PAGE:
Start-up allows consumers to save ads for future viewing. Will they?
Would consumers be more likely to interact with display ads if they could put them aside for later? Scott Kurnit, founder and former CEO of About.com, is betting his new company on it.
The company, called AdKeeper, places a "K" button on its clients' display ads that consumers can click to "keep" the ad for later. Once the button is pushed, AdKeeper places the ad on a personalized Web page that users can access at their convenience - all without redirecting them away from their current Web page. AdKeeper also places a cookie on users' computers so they don't have to sign in to access their ads.
AdKeeper launches with an impressive list of clients, McDonald's, Pepsi, Warner Bros and JetBlue among them. John Battelle, CEO of Federated Media; David Rosenblatt, former CEO of DoubleClick; and Janet Robinson, president of the New York Times Company, are among the members of AdKeeper's advisory board.
"Ninety five percent of people tear ads out of magazines," Kurnit said, citing a 1,600-person study that AdKeeper commissioned from the Nielsen Company. "And I knew that if you could find something that people do offline and migrate it online, you had an idea. This is one of the few things that hasn't migrated yet."
Considering the dismal click-through rate for display ads - an average 0.1 percent for 2009, according to DoubleClick - some people may be skeptical that consumers are eager for more ways to interact with Web ads.
But Kurnit said the problem with Web advertising "isn't that people don’t want ads," he said. "They just don't like the way we do it on the Web. We screwed up the medium" by making ads too invasive and too unpredictable.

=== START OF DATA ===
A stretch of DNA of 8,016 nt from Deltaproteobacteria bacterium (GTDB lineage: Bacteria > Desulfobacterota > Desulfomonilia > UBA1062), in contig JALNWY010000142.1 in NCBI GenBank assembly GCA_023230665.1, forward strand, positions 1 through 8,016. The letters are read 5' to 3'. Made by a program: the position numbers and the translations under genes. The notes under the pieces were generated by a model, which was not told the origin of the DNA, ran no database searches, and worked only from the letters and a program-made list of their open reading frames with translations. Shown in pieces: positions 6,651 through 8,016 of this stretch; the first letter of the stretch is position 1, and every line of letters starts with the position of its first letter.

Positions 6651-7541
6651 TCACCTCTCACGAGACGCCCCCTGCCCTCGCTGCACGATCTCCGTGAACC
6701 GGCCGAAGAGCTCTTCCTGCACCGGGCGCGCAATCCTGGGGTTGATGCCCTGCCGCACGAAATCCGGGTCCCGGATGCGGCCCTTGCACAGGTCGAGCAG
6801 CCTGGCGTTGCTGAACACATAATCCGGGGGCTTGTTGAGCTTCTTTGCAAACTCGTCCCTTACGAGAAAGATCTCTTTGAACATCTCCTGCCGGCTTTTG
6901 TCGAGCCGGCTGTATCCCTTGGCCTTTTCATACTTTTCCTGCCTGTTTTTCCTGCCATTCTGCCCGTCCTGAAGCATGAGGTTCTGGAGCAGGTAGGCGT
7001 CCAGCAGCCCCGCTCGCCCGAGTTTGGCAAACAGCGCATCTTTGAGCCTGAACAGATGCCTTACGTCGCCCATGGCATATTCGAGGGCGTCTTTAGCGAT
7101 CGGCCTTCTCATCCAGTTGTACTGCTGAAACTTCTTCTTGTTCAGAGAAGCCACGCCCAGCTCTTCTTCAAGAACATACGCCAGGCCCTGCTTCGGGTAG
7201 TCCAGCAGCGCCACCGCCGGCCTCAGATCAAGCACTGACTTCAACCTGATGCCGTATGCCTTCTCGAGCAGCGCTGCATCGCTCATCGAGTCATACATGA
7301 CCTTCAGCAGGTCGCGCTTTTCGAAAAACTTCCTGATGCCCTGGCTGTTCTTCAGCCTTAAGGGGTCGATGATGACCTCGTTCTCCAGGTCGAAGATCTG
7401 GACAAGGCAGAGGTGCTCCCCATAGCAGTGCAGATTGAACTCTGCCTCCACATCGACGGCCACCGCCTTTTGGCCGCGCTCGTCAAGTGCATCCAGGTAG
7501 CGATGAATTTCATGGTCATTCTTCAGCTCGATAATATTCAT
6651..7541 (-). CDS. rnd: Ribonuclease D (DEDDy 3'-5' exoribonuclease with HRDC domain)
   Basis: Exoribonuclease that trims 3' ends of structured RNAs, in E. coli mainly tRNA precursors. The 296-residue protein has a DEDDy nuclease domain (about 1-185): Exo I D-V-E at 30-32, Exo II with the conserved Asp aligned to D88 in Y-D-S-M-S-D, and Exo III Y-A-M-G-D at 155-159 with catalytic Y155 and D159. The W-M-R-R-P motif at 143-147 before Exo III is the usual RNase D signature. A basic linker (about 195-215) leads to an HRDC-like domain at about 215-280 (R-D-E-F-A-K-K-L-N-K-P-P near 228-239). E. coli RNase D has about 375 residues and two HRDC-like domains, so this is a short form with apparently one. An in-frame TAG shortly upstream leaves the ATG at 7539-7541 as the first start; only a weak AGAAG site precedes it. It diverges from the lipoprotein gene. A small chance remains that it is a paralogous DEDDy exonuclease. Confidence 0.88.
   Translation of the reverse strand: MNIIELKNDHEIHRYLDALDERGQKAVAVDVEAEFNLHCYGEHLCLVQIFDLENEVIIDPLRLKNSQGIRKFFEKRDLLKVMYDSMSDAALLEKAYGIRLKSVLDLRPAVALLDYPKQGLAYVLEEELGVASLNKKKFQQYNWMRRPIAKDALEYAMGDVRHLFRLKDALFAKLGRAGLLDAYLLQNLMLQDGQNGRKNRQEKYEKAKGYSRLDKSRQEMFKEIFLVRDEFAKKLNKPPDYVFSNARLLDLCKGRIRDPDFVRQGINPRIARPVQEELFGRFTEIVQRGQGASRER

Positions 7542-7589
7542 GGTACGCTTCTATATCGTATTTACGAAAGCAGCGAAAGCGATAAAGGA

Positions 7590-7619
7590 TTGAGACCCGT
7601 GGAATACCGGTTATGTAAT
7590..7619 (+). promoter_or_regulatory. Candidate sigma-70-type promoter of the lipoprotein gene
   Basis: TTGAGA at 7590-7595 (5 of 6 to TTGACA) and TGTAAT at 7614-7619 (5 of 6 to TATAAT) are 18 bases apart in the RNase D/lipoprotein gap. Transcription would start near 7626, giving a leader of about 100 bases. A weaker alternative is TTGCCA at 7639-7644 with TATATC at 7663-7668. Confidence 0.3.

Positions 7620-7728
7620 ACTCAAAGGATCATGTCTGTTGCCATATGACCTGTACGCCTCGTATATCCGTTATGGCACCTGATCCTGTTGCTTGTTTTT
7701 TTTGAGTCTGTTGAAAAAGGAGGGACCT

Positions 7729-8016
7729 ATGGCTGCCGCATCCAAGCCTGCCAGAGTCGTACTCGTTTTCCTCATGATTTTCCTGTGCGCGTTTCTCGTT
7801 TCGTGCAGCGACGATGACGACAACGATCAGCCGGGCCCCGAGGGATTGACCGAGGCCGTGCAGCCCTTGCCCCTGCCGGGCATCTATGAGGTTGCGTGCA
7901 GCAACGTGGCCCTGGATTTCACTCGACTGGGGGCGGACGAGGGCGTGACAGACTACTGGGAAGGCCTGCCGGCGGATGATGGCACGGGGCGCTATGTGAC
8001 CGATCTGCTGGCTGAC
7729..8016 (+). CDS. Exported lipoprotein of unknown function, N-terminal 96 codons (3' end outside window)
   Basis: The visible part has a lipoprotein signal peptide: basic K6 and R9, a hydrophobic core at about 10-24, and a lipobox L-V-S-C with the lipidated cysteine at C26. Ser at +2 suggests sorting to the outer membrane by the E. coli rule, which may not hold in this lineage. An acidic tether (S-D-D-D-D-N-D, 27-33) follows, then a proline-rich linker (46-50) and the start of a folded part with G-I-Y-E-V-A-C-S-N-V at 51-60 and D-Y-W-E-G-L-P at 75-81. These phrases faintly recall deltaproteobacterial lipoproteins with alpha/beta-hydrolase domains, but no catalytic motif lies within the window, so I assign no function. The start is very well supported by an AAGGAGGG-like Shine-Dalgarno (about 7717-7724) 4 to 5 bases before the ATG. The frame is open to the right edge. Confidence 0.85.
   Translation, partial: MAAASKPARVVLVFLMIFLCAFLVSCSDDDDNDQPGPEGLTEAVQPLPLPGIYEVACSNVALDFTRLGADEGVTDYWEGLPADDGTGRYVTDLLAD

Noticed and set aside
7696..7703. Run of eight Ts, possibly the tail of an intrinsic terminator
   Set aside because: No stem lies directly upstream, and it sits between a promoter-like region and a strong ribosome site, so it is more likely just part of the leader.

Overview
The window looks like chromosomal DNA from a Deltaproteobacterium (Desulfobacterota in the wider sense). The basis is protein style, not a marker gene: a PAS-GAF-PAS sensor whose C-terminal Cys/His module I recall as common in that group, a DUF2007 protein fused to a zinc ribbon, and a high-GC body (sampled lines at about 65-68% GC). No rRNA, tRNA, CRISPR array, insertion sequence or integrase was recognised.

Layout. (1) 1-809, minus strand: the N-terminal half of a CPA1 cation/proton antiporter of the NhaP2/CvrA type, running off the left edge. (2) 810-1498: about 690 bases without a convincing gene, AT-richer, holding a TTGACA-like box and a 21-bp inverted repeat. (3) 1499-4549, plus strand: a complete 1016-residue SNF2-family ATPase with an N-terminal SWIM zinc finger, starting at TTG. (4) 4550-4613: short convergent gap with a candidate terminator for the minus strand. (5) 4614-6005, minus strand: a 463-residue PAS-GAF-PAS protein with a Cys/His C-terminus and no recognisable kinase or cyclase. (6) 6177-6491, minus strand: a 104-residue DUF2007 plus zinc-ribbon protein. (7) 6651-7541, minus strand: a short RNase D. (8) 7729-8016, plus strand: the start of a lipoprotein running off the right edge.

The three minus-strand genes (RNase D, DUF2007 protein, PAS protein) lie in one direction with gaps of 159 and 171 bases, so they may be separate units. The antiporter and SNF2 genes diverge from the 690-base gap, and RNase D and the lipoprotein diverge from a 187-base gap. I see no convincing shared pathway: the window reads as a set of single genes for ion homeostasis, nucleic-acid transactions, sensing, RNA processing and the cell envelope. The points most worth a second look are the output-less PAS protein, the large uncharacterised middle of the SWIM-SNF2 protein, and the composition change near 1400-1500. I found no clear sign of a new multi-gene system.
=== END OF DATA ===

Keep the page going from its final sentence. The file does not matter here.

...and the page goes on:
AdKeeper launched on Monday with a closed beta test that will continue till the end of the year. Kurnit plans to launch the company across the entire Web in January.
Consumers will be able to keep up to 30 ads on AdKeeper, but they will eventually have to register with the site, if only to avoid losing their ads when they clean their cookies or if they want to access their ads from another computer.
Kurnit claimed that Adkeeper ads would be "friction-free" and work on any ad network across the Web, because the "K" button goes directly to Adkeeper. He also said that any display ad could be stored on Adkeeper's site, including those with video overlays and rich media.
"We put the button in the ad and the button travels with the creative," Kurnit said. "If we can do that, then the ad will move seamlessly through everything."
The company is backed by private investors, including Bessemer Venture Partners and Esther Dyson, former host of PC Forum.
Follow Douglas Quenqua on Twitter at @DQuenqua.
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Douglas Quenqua is a journalist based in Brooklyn, NY who writes about culture and technology. His work has appeared in The New York Times, Wired, The New York Observer, and Fortune.
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